The Reading Lists of David Bowie and Anthony Burgess
In 2013, the curators of the exhibition David Bowie Is revealed a list of the singer’s 100 favourite books. Among the titles that Bowie held dear are novels, political books, musical biographies and comic books, all of which reveal much about his preoccupations and the influences on his own creative output. Two of Anthony Burgess’s novels feature on the list, A Clockwork Orange (1962) and Earthly Powers (1980), and it’s easy to see Burgess’s influence on Bowie’s music throughout his career.
The Nadsat slang of A Clockwork Orange appears in several of Bowie’s songs from his early music on the 1972 album The Rise and Fall of Ziggy Stardust and the Spiders from Mars, to his final album, Blackstar (2016). The song ‘Suffragette City’ from the former album contains the line ‘droogie don’t crash here’, while the song ‘Girl Loves Me’ from the latter album is written in a blend of Nadsat and the gay slang Polari.
Burgess’s novel and Stanley Kubrick’s 1971 adaptation were a key influence on Bowie’s Ziggy Stardust persona and the aesthetic surrounding the music. While in character, Bowie would begin concerts by playing a recording of Beethoven’s Ninth Symphony, a key musical motif in Burgess’s novel.
In a 1993 interview with Rolling Stone, Bowie looked back on the creation of the character: ‘The idea was to hit a look somewhere between the Malcolm McDowell thing with the one mascaraed eyelash and insects. It was the era of Wild Boys by William S. Burroughs. [It] was a cross between that and Clockwork Orange that really started to put together the shape and look of what Ziggy and the Spiders were going to become.’
Away from Burgess’s direct influence on Bowie’s music and lyrics, there are connections between Bowie’s reading list and Burgess’s own attempt to document his favourite books, Ninety-Nine Novels (1984). A significant influence that appears on both lists is George Orwell’s novel Nineteen Eighty-Four. Burgess’s novel 1985 is a direct response to Nineteen Eighty-Four, and engages with Orwell’s text in inventive ways, including a non-fiction examination of the role of dystopian fiction in portraying the present-day world. Bowie, thinking along similar lines, endeavoured to write a stage musical inspired by Orwell’s novel. This never came to fruition as Orwell’s estate refused to grant permission, but some songs, including ‘1984’ and ‘Big Brother’, appeared on his 1974 album Diamond Dogs.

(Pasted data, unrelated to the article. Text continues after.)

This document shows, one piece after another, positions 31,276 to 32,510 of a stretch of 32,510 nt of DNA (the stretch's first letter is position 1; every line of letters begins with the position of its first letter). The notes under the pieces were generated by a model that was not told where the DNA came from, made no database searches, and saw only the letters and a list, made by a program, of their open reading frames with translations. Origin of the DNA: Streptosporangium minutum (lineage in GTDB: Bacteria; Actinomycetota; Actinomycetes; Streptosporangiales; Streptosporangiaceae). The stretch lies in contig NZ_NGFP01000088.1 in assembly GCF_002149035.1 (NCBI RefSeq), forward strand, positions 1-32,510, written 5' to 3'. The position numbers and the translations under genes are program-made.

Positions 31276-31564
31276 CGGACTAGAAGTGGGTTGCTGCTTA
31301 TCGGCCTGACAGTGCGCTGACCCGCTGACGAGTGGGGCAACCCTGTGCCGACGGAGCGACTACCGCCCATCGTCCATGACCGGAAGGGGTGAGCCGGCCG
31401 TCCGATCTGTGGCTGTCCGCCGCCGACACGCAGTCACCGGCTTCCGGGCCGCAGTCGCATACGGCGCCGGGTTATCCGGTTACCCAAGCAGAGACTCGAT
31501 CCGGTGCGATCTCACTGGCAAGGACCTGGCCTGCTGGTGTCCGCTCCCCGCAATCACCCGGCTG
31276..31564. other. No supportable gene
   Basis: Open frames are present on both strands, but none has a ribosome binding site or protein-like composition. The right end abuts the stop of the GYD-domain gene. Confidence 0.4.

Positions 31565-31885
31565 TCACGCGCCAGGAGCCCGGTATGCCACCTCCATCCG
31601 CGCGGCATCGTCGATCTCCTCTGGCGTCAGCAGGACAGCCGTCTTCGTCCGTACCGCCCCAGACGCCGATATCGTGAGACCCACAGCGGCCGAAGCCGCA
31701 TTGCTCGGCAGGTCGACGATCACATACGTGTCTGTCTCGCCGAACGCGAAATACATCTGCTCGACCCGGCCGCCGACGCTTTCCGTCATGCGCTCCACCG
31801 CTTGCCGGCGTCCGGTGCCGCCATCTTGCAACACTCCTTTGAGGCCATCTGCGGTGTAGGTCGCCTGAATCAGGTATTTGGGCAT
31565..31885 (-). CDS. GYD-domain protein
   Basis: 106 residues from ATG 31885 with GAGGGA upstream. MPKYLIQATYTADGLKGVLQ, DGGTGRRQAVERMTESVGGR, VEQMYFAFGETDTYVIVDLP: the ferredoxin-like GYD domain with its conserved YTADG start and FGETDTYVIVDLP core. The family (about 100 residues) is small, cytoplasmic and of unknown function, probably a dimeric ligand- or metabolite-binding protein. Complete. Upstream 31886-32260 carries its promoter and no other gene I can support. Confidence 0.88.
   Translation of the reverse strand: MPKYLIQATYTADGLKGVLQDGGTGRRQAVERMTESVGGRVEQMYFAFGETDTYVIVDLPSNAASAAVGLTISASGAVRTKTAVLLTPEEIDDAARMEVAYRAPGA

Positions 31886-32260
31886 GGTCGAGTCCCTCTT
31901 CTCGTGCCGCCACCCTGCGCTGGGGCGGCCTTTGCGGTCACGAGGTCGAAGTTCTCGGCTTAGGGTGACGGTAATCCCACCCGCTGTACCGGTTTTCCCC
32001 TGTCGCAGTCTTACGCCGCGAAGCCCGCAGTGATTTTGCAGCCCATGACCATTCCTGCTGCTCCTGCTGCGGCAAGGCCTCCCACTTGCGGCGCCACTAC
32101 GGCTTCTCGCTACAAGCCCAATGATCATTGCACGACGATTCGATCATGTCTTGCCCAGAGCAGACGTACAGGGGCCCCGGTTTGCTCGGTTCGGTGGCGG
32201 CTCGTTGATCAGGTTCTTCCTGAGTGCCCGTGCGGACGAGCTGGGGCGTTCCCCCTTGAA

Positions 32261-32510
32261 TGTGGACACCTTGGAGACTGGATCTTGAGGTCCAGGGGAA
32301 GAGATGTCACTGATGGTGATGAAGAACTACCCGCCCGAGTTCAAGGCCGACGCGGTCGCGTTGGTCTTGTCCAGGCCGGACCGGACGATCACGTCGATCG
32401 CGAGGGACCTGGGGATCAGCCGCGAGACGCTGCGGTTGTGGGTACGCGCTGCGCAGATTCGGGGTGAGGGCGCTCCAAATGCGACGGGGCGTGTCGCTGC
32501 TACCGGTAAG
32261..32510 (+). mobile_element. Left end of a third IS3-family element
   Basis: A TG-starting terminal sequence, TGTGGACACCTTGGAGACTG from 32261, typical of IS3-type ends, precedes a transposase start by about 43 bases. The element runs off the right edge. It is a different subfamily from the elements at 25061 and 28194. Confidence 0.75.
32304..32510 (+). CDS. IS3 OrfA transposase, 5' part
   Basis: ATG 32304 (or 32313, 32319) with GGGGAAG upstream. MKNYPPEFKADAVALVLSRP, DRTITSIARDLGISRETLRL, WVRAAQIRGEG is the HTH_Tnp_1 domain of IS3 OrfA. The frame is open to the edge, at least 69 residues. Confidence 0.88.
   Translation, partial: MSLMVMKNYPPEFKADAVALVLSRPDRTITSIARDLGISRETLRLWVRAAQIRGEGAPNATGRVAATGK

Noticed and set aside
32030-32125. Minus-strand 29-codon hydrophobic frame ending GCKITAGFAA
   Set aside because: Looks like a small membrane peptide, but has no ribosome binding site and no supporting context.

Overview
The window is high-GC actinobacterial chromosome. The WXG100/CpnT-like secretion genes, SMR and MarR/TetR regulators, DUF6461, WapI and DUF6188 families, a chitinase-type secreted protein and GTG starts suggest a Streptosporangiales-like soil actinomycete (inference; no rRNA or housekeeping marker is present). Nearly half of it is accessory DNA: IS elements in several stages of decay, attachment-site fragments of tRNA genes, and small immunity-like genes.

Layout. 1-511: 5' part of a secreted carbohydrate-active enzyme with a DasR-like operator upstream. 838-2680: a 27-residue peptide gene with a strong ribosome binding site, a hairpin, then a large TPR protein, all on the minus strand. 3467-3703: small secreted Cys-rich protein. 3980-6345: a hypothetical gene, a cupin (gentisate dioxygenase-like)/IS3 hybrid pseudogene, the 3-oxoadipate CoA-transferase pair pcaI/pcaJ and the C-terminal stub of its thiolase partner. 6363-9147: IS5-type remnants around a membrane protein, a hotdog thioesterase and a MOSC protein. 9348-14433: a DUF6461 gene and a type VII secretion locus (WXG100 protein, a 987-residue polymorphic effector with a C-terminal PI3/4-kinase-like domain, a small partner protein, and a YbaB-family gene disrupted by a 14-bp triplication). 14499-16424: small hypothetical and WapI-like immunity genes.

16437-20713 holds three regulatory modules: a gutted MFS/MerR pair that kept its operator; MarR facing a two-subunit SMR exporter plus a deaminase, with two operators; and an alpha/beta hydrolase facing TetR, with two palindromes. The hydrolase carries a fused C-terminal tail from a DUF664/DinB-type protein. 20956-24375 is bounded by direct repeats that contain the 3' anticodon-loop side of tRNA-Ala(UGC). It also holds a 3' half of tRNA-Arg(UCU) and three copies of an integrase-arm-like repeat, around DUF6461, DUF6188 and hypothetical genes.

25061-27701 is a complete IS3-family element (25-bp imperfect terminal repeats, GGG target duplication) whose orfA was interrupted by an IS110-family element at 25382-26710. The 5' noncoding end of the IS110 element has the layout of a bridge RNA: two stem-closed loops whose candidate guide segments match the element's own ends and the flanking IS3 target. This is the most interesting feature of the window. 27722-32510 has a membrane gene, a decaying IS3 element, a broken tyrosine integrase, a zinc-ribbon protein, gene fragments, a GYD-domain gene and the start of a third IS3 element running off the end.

There are other points of convergence between Burgess’s and Bowie’s lists, including A Confederacy of Dunces (1980) by John Kennedy Toole and Room at the Top (1957) by John Braine. These novels reveal the breadth of Burgess’s and Bowie’s reading interests. The former novel is, in Burgess’s words, a ‘comic extravaganza’ in which the protagonist, Ignatius J Reilly, rages against modernity while simultaneously enjoying its comforts. Braine’s novel, on the other hand, is a realist study of a young man’s attempts to increase his social standing which Burgess notes for ‘its lack of humour and irony’. These choices may reflect Burgess’s and Bowie’s status as outsiders, artists whose work stands at odds with that of their contemporaries.
There is also some crossover in both Burgess’s and Bowie’s favourite writers. While the books they have selected are different, both lists feature William Faulkner, Christopher Isherwood, Muriel Spark, Vladimir Nabokov, Saul Bellow, J.B. Priestley, Evelyn Waugh and James Baldwin.
It is useful to note that Burgess’s list only includes novels written in English, but Bowie’s list has no such limitations. There are translations, non-fiction and poetry on Bowie’s list that Burgess has written about elsewhere. The Waste Land by T.S. Eliot, selected by Bowie, is one of Burgess’s key literary influences and he not only wrote frequently about the poem, but he also staged dramatic readings of the poem while he was teaching in Bamber Bridge and composed a complete musical setting for Sarah Lawrence College. The Waste Land can be seen to influence Bowie’s lyrics in songs such as ‘Eight Line Poem’ (1971) and arguably Eliot’s patchwork technique can be seen throughout Bowie’s songwriting career.
A comparison of these reading lists shows Burgess and Bowie to be very similar artists, despite the wild differences in their creative work. They both valued a blend of serious and comedic work, both were drawn to stories of outsiders and dystopian worlds, and both explored experimental works such as those by Nabokov and Spark. That Bowie valued two of Burgess novels in his top 100 then is no surprise, and shows that despite their different backgrounds they can be seen as kindred spirits.